A 10-gallon (38 liters) tank makes an ideal spawning tank for a single pair of German Blue Rams. I have also used 10-gallon tanks to hareem breed Rams, but that takes a little more effort.
The bottom of the tank can be left bare, or have a thin layer of sand. It is personnel preference really.
A small sponge filter is the best way to filter a spawning tank. You don’t want lots of flow like you might get from a hang-on-back or canister filter, you just want the water to stay clean and clear. I have used these sponge filters to great effect.
A small aquarium heater will also be required to keep the water temperature around 86°F (30°C).
The final piece a spawning tank will need is an actual spawning site. German Blue Rams like to spawn on a raised flat surface. A flat stone works really well, as does a small ceramic flower pot tray.
A flowerpot, a couple of large rocks, or a clump of Java Moss will provide the German Blue Rams some privacy and give the female a place to get out of the males’ line of sight if she needs to.
German Blue Ram Spawning
When it comes to the actual spawning you will know your chosen pair are preparing to spawn when one or both the fish start cleaning the site. They pass back and forth, checking the area and removing anything that may interfere with their egg-laying.
Once they are happy with their chosen site, The female will start slowly passing over the site in lines, depositing eggs as she goes. The male will then follow behind her, fertilizing the eggs. This will continue until anywhere from 200 to 500 eggs have been laid and fertilized.
Once the spawning is completed, both parents will stand guard of the eggs, driving away any other fish that get too close.
German Blue Ram eggs usually hatch within 2 to 3 days and spend another 3 or 4 days as wigglers (small, non-swimming fish with their egg sacks still attached).
German Blue Rams make excellent parents, although they may take a few spawns to get the hang of it.
Once the fry become free-swimming you can either leave them with the parents or move them to a dedicated fry raising tank. Raising the babies yourself is more work than letting the parents do it, but you will probably end up with a larger brood in the end.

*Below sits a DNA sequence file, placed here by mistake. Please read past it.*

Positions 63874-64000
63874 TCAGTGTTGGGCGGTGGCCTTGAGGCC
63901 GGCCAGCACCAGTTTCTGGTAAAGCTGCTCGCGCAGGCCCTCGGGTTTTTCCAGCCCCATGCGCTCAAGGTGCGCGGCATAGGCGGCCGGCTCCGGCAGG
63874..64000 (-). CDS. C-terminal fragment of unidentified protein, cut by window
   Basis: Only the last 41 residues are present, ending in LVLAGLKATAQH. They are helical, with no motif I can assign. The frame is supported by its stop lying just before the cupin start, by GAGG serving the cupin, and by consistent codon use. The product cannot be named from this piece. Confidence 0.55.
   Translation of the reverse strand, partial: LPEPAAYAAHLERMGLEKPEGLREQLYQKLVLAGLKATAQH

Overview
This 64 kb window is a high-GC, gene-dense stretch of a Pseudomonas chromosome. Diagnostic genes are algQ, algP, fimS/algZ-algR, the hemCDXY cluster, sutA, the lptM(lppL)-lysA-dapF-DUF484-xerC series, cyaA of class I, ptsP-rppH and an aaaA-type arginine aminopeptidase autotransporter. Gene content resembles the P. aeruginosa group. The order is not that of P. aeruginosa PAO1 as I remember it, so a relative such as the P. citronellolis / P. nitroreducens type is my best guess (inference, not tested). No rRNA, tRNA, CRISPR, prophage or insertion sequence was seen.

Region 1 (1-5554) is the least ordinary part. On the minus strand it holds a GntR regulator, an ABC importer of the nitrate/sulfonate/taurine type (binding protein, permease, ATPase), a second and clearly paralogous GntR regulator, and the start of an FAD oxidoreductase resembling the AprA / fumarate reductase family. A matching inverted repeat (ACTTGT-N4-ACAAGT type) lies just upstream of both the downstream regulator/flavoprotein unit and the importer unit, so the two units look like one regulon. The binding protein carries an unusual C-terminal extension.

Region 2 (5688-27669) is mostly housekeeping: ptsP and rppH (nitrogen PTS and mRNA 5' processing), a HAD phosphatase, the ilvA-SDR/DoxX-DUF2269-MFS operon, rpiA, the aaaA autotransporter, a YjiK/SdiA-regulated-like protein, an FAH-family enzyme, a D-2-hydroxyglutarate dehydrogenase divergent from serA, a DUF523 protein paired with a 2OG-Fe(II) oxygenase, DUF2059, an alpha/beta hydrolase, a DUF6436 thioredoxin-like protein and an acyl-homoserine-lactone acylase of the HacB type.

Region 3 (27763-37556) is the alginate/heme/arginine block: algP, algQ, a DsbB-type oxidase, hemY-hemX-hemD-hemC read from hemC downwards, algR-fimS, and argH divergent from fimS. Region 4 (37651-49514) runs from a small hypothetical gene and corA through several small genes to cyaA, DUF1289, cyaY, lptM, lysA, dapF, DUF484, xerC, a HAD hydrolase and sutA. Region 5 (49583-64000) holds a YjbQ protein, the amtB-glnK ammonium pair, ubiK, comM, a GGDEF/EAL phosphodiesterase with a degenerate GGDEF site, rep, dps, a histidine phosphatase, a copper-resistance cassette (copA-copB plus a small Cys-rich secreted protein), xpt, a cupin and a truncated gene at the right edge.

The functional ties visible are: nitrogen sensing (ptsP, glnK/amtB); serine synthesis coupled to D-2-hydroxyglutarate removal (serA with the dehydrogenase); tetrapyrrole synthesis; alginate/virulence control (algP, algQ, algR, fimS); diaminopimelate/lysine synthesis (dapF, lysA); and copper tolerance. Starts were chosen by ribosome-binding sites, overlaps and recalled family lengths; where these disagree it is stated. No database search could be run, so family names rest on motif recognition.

Raising Baby German Blue Rams
As mentioned above, the real skill in breeding German Blue Rams is raising the babies and getting them to full-grown adults.
When German Blue Rams first become free-swimming they are still tiny. German Blue Ram babies are about half the size of an Angelfish fry that are the same age.
The first food I feed my German Blue Ram babies is always First Bites, which is made by Hikari (see more about First Bites). Hard-boiled egg yolks also work really well.
I will usually feed First Bites for the first 3 or 4 days, then transition my German Blue Rams over to live baby brine shrimp. Live baby brine shrimp is a bit of a faff to produce at home, but it is so nutritious to the baby fish it is well worth the effort.
After about 6 weeks of feeding baby brine shrimp, I move on to crushed flake food, then on to other commercially available foods.
German Blue Ram Color Morphs
Over the years, some very skilled and dedicated breeders have spent years selectively breeding their German Blue Rams to produce new color strains. Some of these strains have become very popular and are now widely available in the hobby.
Electric Blue Rams
Electric Blue Rams are one of the oldest color morphs of the German Blue Ram and have been in the hobby for many years. As their name suggests, the Electric Blue Ram is primarily bright blue in color with a yellow to gold patch on their heads.
Gold Rams are essentially half gold and half white. Gold Rams have been popular, especially in the Far East, for many years. In my experience, Gold Rams are a little less hardy than regular German Blue Rams.
Black Rams/Dark Knight Rams